Nov 9, 2011

Jerusalem: The City Without a Country

Chuck MisslerBy Dr. Chuck Missler
Koinonia House

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"Jerusalem will remain the capital of Israel and it must remain undivided," Barack Obama once told a pleased American Israel Public Affairs Council (AIPAC). "As president I will never compromise when it comes to Israel's security," he assured the powerful US-Israel lobby. That was June 3, 2008.

Less than three-and-a-half years later, the Obama administration has pushed a different position regarding Jerusalem. The administration's extreme reluctance to recognize Jerusalem as Israel's capital came to light in August, when the U.S. State Department issued a press release to say that United States citizens born in Jerusalem could not have "Israel" listed as their birth location. The White House even removed all references to "Jerusalem, Israel" from photo captions of Vice President Joe Biden's March 9, 2010 visit to the Holy Land, leaving just "Jerusalem" - a city bereft of a country.

Now, the U.S. Supreme Court has been asked to rule on a 2002 law that gives U.S. citizens born in Jerusalem the right to declare "Israel" as their birth country in contradiction of a U.S. State Department policy. Foreign Affairs Manual Volume 7 on Consular Affairs (7 Fam 1300 Appendix D) states that "Jerusalem" alone will be listed as the birth place of American citizens born in the city after 1948.

Ari Zivotofsky, right, stands with his nine-year-old son, Menachem, outside the Supreme Court in Washington, Monday, Nov. 7, 2011.When Ari and Naomi Zivotofsky, the American parents of eight-year-old Menachem Binyamin, tried to use the 2002 law to have their son's birth location listed as "Israel", the U.S. embassy in Tel Aviv refused. The State Department's policy has been enforced, even though Menachem Binyamin was born in Shaare Zedek Hospital, which is in West Jerusalem.

"If a US citizen is born in Tel Aviv, his passport will designate his place of birth as Israel. But in the case of Jerusalem, the US Consular Department will not give the country of birth as Israel," Menachem's father told The Jerusalem Post in August. "And on his Consular Report of Birth, it's even more blatant - the document is supposed to list both the city and the country of birth, and in Menachem Binyamin's case, the country field has been left completely blank."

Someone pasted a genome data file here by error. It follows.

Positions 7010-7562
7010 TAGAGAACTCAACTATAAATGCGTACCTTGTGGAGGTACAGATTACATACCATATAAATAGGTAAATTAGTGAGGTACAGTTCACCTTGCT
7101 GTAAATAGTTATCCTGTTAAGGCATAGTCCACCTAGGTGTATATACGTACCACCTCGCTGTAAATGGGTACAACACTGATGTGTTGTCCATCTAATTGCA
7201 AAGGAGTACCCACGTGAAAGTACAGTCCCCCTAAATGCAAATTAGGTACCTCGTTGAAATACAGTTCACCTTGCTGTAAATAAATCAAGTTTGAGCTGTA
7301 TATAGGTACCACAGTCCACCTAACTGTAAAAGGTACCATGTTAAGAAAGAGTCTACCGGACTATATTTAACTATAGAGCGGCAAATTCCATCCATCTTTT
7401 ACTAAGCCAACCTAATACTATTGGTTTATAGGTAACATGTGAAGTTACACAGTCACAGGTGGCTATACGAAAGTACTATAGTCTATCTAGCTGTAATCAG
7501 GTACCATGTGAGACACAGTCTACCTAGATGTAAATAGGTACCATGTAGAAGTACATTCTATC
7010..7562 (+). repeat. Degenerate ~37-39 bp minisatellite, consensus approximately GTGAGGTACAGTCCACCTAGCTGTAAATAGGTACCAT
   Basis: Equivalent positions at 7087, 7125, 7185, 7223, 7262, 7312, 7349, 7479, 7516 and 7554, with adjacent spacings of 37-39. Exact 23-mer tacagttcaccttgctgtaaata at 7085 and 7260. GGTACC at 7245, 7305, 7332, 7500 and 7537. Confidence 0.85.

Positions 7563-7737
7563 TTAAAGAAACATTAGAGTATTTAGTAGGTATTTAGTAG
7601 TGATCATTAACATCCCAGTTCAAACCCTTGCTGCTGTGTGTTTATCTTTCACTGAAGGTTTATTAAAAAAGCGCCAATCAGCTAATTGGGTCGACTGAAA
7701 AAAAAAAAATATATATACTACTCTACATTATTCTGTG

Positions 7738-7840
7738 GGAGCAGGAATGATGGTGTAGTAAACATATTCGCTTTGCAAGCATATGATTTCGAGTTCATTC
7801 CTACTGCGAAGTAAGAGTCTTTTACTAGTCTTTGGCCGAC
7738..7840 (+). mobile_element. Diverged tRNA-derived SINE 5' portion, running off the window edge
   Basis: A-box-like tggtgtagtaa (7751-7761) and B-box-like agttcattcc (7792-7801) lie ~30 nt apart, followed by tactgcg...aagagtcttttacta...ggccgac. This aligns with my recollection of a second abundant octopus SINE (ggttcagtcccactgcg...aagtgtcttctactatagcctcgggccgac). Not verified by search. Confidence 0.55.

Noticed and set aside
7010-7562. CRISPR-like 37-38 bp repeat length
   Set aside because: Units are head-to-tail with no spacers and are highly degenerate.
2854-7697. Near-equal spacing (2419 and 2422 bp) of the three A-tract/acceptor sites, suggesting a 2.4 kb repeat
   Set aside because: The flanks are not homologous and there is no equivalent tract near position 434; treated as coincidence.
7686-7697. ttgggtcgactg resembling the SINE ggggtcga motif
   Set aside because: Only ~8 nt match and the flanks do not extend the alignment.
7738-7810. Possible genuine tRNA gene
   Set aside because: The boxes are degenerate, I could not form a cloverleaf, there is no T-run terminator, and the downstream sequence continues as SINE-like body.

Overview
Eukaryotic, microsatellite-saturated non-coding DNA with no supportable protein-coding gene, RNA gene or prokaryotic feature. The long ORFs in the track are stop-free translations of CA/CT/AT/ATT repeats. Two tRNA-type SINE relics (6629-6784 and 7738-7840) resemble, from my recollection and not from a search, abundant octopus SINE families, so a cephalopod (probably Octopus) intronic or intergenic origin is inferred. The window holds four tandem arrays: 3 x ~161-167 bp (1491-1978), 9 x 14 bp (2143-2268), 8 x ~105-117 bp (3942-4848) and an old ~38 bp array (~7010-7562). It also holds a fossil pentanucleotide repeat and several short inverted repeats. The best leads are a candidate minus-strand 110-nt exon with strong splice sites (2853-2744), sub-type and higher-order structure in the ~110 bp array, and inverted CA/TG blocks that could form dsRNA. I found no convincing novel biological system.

Before the Justices

Arguments in Menachem Zivotofsky vs. Hilary Rodham Clinton were made before the U.S. Supreme Court on Monday, November 7, and the high court's decision could affect more than 50,000 Jerusalem-born Americans.

The court case is actually not so much about what the justices think of Israel as it is about which branch of government - the executive or the legislative - currently has the greatest say in this situation. Does the State Department's foreign policy have greater import than a law passed by both houses of Congress (and signed by a former president)?

In arguments on Monday, the Zivotofsky family's lawyer, Nathan Lewin, argued that Congress' long-held power to regulate passport content trumps the Executive Branch's foreign policy prerogatives. In response, the Obama administration's Solicitor General Donald Verrilli claimed that the president has had exclusive authority to recognize foreign nations since the time of Washington.

For their part, the Zivotofskys would like to avoid discrimination as supporters of Israel. According to the State Department, persons born before 1948 are free to designate "Palestine" as their place of birth in areas later annexed by Jerusalem, yet persons born in Jerusalem after 1948 have no freedom to designate "Israel" as their place of birth.

While the State Department has had a longstanding policy against declaring the national status of Jerusalem, previous administrations have not seriously enforced it. Elliot Abrams, Special Assistant to the President and Senior Director on the National Security Council for Near East and North African Affairs under George W. Bush, rejected the idea that the Bush Administration had refused to place Jerusalem in Israel. "The record will show that the Bush Administration did not have a hard and fast rule that prohibited referring to Jerusalem that way at all times and in all statements and press releases," Abrams told Jennifer Rubin at The Washington Post. Rubin points out that the Bush administration did not use continued building in Jerusalem as a barrier to peace negotiations, either.

At the same time, the Zivotofskys were not able to get "Israel" on their son's passport and birth certificate even back in 2002 when Bush was president.

The Anti-Defamation League (ADL) has jumped into this fray on behalf of the Zivotofskys. ADL National Director Abraham H. Foxman has energetically attacked the State Department's policy, saying, "Unfortunately, it has been tolerated and defended for so many years regardless of what administration was in office. It's insulting that the State Department refuses to make this simple change to identify American citizens as having been born in Jerusalem, Israel. It borders on the irrational, and it's time it ended."

Perhaps the biggest question is whether the Supreme Court should be getting into the mess at all. Justice Antonin Scalia agreed that Congress "has an innumerable number of clubs with which to beat the executive." And if the other two branches have their own means to work through the issue then, Scalia asked, "Why is it any of our business which is the better foreign policy position?"

Related Links

Is Jerusalem in Israel? Supreme Court takes up passport case - JTA
US Supreme Court skeptical in Israel passport case - Jerusalem Post
White House Cleanses Israel from Website - The Weekly Standard
Court considers Jerusalem passport fight - Washington Examiner
Jerusalem: The Disputed Holy City at the Centre of a U.S. ‘Separation of Power Struggle’ - IBTimes